Some social media correspondents also demanded to know why this Kwapeng Modikwe claimed to be more knowledgeable on bogosi matters, whether he was related to the royals of Mochudi and why the audit report was issued to him by the auditors and not to Kgosi Sekai. The answer is that one does not have to be a royal relative in order to know about royal matters. Professor Isaac Schapera was a Briton. He was an authority on Bakgatla and their bogosi. Today his books are used by the courts of law anywhere in the world whenever the need had arisen. Some of you may know Sandy Grant. He is from Scotland. He too is an authority on this tribe at least up to the period of Kgosi Linchwe II.
Whether I am related to the royals or not is neither here nor there. When I was doing standard one at Linchwe Primary School, having gone through sub-A and Sub-B, there was a teacher called Mmaseteba Phiri, the present Mrs. Hersey. She took us through the royal history of the Bakgatla of Mochudi and their bogosi. Again when I grew up, there was a man called Bogatsu Pilane whose father was Kgosi Linchwe I. He was the father to Kgosi Segale Linchwe. He used to take us through the history of Bakgatla at home under the shade of a roundavel. My own grandmother was called Mmakgotha Kgamanyane. She too used to take us through oral history of the royal family while we were seated by the fire place. Her father was Rakanyane Pilane, one of the sons of Kgosi Kgamanyane. I also learnt a lot from Kgosi Linchwe II. Besides that, I conducted research on the history of Bakgatla from the National archives and from a museum in London. This is why I appear to be more knowledgeable on matters of the history of the Bakgatla’s royal and the entire tribe. I strongly belief that I am more equipped on the issue than most of the royal uncles and their cronies. Those who did not have the resources which were at my disposal, all are not lost as they can visit libraries to further their knowledge.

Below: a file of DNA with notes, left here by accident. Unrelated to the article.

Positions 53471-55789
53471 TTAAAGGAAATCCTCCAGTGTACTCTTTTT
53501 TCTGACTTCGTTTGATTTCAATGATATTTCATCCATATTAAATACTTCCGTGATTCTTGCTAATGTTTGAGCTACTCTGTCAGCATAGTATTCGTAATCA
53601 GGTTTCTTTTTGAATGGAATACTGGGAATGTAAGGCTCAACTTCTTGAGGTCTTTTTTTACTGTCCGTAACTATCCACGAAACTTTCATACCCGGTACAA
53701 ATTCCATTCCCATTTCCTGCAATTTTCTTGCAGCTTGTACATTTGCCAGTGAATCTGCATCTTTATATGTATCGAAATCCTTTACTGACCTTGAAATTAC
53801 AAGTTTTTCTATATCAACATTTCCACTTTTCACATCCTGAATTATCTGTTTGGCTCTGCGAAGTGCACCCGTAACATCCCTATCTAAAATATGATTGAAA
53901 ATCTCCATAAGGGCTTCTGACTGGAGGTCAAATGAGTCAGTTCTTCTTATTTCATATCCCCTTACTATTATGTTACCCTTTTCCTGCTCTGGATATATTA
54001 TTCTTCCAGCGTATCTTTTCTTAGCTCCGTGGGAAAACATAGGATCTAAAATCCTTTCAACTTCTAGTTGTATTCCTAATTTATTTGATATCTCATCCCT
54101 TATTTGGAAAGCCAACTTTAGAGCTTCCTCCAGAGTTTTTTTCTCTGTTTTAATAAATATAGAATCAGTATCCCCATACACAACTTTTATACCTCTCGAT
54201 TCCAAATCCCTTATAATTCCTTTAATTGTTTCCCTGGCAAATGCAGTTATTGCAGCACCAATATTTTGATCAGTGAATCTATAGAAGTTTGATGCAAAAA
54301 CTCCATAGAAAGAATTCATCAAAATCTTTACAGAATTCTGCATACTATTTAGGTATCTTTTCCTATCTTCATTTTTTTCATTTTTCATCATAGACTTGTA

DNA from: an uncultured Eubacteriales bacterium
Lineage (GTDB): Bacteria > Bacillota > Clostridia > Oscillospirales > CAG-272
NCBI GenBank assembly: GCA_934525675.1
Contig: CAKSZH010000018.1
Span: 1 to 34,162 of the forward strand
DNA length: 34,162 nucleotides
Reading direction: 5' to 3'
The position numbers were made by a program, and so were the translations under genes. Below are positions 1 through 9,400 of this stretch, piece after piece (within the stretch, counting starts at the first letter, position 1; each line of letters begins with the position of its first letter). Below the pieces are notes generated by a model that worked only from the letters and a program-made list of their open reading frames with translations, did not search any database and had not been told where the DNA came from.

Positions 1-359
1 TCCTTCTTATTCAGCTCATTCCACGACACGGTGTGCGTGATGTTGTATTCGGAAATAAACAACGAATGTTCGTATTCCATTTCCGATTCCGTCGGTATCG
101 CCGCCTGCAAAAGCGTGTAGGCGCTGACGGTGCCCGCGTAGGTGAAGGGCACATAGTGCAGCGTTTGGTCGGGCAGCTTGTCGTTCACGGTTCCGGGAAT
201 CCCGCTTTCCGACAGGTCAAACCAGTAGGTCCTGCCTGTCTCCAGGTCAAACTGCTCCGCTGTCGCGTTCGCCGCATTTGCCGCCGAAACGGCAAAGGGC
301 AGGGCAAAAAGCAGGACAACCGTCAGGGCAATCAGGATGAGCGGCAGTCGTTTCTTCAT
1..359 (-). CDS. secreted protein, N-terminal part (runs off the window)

It appears Tumisang Moutswi did not read the story which is the subject matter. The story clearly stated that the audit report was LEAKED. The auditors did not share it with Kwapeng Modikwe. This reporter does not even know a single one of those auditors. It was leaked to him by a source who apparently obtained it from one or more members of the ousted Leobo Committee. Whether he obtained it Machiavellian way or not I have no idea. Kgosi Sekai was given a copy in October last year. The report was leaked last May, more than six months since Sekai and the ousted committee was given copies. The members of the ousted committee have been waiting with the hope that Sekai would take steps to invite them for a meeting to find the way forward. It would be helpful if those of you, who are closer to him, would impress upon him the need for this matter to be resolved one way or the other. Even if the audit report is rejected by those with the powers to incite the tribe, at least something would have been done. It is important for the committee to hand over the property in their possession to the people acceptable to the tribe.
Away from the audit report is this issue which cropped up recently at Morema Ward in Mochudi. It would be unwise to let it go unreported because it is of public interest. That issue is whether the people of that ward will introspect or not following disclosures that some four headman ship posts for their satellite wards “di jelwe ke nkale” remains to be seen. Morema is one of the five main wards in Mochudi. Its satellite wards are Huma, Phalane, Rasebetlela and Masupu. Posts at these wards have remained vacant for a considerable length of time. Speaking at the funeral of former headman, Mochele Rammala recently, Kgosi Segale Linchwe chastised the people of Morema especially the male folks for “fighting” over petty things instead of fighting for the filling of all vacant posts in their wards. The expression “di jelwe ke nkale” in that context means the posts have been frozen. Nkale is a worm known widely for destruction of crops in the ploughing fields. It is also sometime used to refer to the depreciation of the currency especially during recession times.
While Kgosi Segale did not want to dwell much on the issue, it is believed that he tried to fill those posts when he was still the acting deputy chief in the absence of Kgosi Sekai Linchwe but lacked the cooperation from the ward. At that time, the situation was tense in the village as the Mangana Regiment seemed to have taken control of the main kgotla demanding the return of Sekai to duty. Sekai had voluntarily retired because he had reached compulsory retirement age. He had been denied employment on contract.